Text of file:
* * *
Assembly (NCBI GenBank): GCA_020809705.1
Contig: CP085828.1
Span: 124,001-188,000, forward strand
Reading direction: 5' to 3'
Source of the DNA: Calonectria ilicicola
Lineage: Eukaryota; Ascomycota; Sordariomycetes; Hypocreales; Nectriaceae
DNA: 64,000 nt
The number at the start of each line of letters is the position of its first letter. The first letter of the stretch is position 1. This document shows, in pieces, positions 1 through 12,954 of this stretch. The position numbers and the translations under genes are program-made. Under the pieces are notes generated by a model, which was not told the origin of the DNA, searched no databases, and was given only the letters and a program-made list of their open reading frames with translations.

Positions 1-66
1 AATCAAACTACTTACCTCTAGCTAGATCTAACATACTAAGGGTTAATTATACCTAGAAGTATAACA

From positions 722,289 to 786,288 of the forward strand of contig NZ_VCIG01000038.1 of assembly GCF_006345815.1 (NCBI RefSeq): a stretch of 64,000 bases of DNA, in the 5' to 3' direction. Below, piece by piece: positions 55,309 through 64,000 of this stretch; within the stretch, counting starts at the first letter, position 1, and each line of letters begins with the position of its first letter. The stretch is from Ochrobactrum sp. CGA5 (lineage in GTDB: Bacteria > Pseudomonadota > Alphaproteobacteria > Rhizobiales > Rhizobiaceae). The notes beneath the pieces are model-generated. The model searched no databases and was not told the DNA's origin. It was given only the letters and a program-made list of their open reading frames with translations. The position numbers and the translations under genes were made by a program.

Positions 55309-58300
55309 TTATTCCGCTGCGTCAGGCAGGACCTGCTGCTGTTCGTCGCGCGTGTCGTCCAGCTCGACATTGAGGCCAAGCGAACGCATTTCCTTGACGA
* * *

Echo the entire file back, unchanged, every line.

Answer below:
Assembly (NCBI GenBank): GCA_020809705.1
Contig: CP085828.1
Span: 124,001-188,000, forward strand
Reading direction: 5' to 3'
Source of the DNA: Calonectria ilicicola
Lineage: Eukaryota; Ascomycota; Sordariomycetes; Hypocreales; Nectriaceae
DNA: 64,000 nt
The number at the start of each line of letters is the position of its first letter. The first letter of the stretch is position 1. This document shows, in pieces, positions 1 through 12,954 of this stretch. The position numbers and the translations under genes are program-made. Under the pieces are notes generated by a model, which was not told the origin of the DNA, searched no databases, and was given only the letters and a program-made list of their open reading frames with translations.

Positions 1-66
1 AATCAAACTACTTACCTCTAGCTAGATCTAACATACTAAGGGTTAATTATACCTAGAAGTATAACA

From positions 722,289 to 786,288 of the forward strand of contig NZ_VCIG01000038.1 of assembly GCF_006345815.1 (NCBI RefSeq): a stretch of 64,000 bases of DNA, in the 5' to 3' direction. Below, piece by piece: positions 55,309 through 64,000 of this stretch; within the stretch, counting starts at the first letter, position 1, and each line of letters begins with the position of its first letter. The stretch is from Ochrobactrum sp. CGA5 (lineage in GTDB: Bacteria > Pseudomonadota > Alphaproteobacteria > Rhizobiales > Rhizobiaceae). The notes beneath the pieces are model-generated. The model searched no databases and was not told the DNA's origin. It was given only the letters and a program-made list of their open reading frames with translations. The position numbers and the translations under genes were made by a program.

Positions 55309-58300
55309 TTATTCCGCTGCGTCAGGCAGGACCTGCTGCTGTTCGTCGCGCGTGTCGTCCAGCTCGACATTGAGGCCAAGCGAACGCATTTCCTTGACGA